I'm pretty much not so much introduced to calculus (I am grade 11 of India and they teach integration part of basic calculus by the end of grade 12) so I would be glad if the answer will be much more mathematically algebraic though it can't be fully algebraic, I understand. I was kind of confused, sometimes we say $$W= \vec{F}\cdot \vec{s}$$ and sometimes when we are calculating work done along a curve $C$ by a variable force we use $$W=\int_C \vec{F} \cdot d\vec{s}$$ which calculates work along a path.

So, is work in general about path not about displacement i.e. if for a constant force magnitude along a curve, we take integral of only force and multiply it by distance travelled, will the answer be same.

up vote 2 down vote accepted

Yes. Work is path dependent. Work is defined by the integral: $$W=\int_C \vec F \cdot d\vec s$$ Where $C$ is the trajectory from x($t_1$) to x($t_2$). Trajectory refers to the path the particle takes. It's confusing because the integral includes the displacement vector $\vec s$ which is path independent.

$W=\vec F \cdot \vec s $ is used only for when the force is constant in magnitude and direction along the path. It's usually the equation students use when they first learn about work as it's easier to use when the students aren't skilled in integration.

If you think about moving a rock; you are more tired after moving a rock from A to B and back to A than you are after moving it from A to B and stopping. Even though your displacement in the first scenario is zero, you did more work.

  • It's not correct to say that "$W = \vec{F} \cdot \vec{s}$ is used only for straight-line trajectories". There are straight-line trajectories for which this is not true, and there are curved trajectories for which this is true. The correct statement is that $W = \vec{F} \cdot \vec{s}$ if the force $\vec{F}$ is constant (in magnitude and direction) along the path. – Michael Seifert Mar 11 at 15:49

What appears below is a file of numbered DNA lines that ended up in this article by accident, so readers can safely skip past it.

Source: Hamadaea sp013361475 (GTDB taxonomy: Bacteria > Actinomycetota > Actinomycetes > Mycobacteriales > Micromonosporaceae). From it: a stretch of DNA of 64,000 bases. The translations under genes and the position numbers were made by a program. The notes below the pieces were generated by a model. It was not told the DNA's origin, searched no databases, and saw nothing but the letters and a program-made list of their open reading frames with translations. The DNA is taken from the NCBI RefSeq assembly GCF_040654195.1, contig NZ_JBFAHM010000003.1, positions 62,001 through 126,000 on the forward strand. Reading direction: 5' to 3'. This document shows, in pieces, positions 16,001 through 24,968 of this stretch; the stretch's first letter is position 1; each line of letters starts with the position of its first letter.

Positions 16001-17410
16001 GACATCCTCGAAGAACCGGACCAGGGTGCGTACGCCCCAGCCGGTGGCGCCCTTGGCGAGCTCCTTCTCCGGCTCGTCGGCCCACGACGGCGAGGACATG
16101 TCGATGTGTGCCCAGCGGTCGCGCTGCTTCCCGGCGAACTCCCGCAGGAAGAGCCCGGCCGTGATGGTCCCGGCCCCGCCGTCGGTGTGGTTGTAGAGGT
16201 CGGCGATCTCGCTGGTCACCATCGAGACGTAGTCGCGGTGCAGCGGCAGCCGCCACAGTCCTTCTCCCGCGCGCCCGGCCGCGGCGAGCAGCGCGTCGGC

• That is correct, will edit. – Niamh O'SS Mar 11 at 15:51

If the force is constant ( i.e. not changing direction and magnitude) then we could just use $Work=Force.Displacement$ .

This would be the same Work if you integrate $\int F.dr $ as the force is constant and it will come out of the dot product and the integration. And you will only be left with the integral of $\int dr$ which is just the displacement.

If the force is not constant (i.e. changing direction or magnitude) then we cannot use the above formula as the work at each instant is not the same. Here you have to integrate. F will not come out of the integration.

  • So, work in general is path dependent? I mean in the former case displacement came int0 scene because in that case displacement and distance were same. But in the line integral formula we calculate work for the path i.e. distance travelled.So work in general is not about displacement but about distance. Am I correct? – Moti Rattan Gupta Mar 11 at 14:04
  • Take for example friction, If you push a block 10m to the right friction does -12J work(say). And then you push it back 10m to the same position friction again does -12J work. So the total work done by friction is path dependent. – SmarthBansal Mar 11 at 14:08

To answer this question we must consider the type of force which does the work. The force is conservative, it is path independent and for non conservative force it is path dependent. For example gravitational work is a conservative work and frictional force is a non conservative force.Hope this clear your doubt

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